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Push Polling in Jackson Mayoral Race

Push Polling in Jackson Mayoral Race

By: Magnolia Tribune - March 30, 2005

by Alan Lange

Well, just a couple of weeks after the amateur plumber has struck in Jackson, it looks like someone has called in the professionals. has received numerous email complaints from voters in West Jackson about so called “push polling” that appear to have been done to drive home negative perceptions about Frank Melton. There is rumored to be a full end-to-end recording of one of these calls and we are scrambling quickly to discern if there is such a tape and to make it public as soon as possible.

In searching for a good definition of a push poll, I found the following from the National Council on Public Polls.

A “Push Poll” is a telemarketing technique in which telephone calls are used to canvass vast numbers of potential voters, feeding them false and damaging “information” about a candidate under the guise of taking a poll to see how this “information” effects voter preferences. In fact, the intent is to “push” the voters away from one candidate and toward the opposing candidate. This is clearly political telemarketing, using innuendo and, in many cases, clearly false information to influence voters; there is no intent to conduct research.

The reports we have received all indicate that people calling from the “Mississippi Research Group” (of which there is none listed with the Secretary of State) over the last five nights were asking very leading questions with specifically derogatory insinuations about Frank Melton.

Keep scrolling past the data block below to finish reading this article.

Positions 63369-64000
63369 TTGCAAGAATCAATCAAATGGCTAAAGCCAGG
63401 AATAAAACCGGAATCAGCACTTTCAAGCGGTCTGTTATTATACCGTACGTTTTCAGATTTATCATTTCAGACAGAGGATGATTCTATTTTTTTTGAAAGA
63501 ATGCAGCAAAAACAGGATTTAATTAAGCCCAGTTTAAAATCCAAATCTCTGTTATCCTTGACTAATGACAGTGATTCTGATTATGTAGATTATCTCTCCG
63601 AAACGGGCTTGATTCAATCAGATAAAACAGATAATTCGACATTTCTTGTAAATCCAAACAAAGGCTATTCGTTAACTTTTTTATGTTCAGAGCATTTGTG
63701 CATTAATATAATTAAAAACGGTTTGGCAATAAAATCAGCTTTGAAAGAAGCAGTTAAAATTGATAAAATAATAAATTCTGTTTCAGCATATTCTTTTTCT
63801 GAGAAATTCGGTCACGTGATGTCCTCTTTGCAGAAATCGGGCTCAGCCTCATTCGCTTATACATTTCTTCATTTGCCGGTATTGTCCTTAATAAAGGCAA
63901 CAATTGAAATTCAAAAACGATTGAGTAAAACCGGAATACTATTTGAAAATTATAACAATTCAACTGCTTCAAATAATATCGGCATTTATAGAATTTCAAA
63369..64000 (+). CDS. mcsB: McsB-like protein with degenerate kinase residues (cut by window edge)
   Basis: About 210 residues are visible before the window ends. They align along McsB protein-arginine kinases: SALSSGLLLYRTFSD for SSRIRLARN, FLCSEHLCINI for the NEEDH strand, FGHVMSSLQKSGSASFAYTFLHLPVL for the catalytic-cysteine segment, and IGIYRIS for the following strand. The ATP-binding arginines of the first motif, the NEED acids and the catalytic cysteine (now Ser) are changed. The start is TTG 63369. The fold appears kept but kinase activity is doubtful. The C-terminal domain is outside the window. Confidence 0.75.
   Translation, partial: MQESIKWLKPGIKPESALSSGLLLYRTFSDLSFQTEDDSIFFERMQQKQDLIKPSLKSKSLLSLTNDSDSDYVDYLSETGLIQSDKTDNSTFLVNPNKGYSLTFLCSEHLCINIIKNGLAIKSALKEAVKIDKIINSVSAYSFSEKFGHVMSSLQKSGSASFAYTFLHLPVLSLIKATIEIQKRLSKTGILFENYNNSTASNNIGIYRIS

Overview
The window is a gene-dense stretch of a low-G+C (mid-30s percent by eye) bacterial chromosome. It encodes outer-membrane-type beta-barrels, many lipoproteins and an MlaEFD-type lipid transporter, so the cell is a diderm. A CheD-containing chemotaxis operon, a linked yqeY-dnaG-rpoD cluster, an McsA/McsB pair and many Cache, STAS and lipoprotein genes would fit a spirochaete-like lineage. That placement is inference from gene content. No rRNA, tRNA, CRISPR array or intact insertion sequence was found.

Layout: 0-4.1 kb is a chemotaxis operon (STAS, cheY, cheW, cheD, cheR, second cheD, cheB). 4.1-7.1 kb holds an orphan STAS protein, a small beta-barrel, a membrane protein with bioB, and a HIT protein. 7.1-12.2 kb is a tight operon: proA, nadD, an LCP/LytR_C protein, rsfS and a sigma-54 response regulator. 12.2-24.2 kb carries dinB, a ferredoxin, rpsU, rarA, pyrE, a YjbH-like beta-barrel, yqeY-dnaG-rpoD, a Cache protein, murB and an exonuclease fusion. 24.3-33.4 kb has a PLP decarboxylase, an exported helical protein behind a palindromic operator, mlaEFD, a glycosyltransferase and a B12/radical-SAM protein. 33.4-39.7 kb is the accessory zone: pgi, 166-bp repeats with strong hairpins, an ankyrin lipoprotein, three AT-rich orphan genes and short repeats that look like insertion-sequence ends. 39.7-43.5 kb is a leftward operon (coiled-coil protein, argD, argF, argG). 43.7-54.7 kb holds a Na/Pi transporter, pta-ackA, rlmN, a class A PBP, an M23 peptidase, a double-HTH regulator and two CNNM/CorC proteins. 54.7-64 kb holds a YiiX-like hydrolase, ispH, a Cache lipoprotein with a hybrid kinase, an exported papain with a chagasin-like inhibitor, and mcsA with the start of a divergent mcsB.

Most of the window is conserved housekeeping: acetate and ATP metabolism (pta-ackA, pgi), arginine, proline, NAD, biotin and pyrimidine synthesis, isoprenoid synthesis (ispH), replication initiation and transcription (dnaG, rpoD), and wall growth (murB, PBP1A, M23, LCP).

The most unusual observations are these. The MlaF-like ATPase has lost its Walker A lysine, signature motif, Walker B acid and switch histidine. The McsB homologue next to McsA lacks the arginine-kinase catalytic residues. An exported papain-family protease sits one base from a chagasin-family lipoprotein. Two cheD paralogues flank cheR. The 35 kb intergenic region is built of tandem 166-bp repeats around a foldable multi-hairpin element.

A Google search regarding Rick Whitlow turned up nothing. However, a Google Search has revealed a Harvey Johnson connection to just such a group. “Winning Connections is one of the nation’s leading telephone voter contact and grassroots advocacy firms for progressive candidates and causes,” according to their website. Their client list features Harvey Johnson as a client. One of their principals, Brad Chism is listed as a Millsaps College graduate. Attempts to reach him were unsuccessful.

Upon calling them this afternoon and asking for information about the Mississippi Research Group, I spoke to a young lady named Jackie who told me (nervously) that their firm she believed “had done some work for the Mississippi Research Group”, but she didn’t have any further information.

There is a great deal more information available on their web site including the type of outbound voter survey and educational services that could be tailored to this type of result.

I certainly cannot make the definitive conclusion that Winning Connections has made push poll calls for the Johnson campaign, but their knowledge of the Mississippi Research Group certainly would indicate some connection. With the information we have so far, I certainly don’t see a smoking gun, but I do see a lot of smoke, especially in light of the “covert” email campaign that was brought to light in the Wilson Carroll article last week.

Please feel free to add any information you might have and certainly, if you have recieved these types of calls from either campaign, please document that here.

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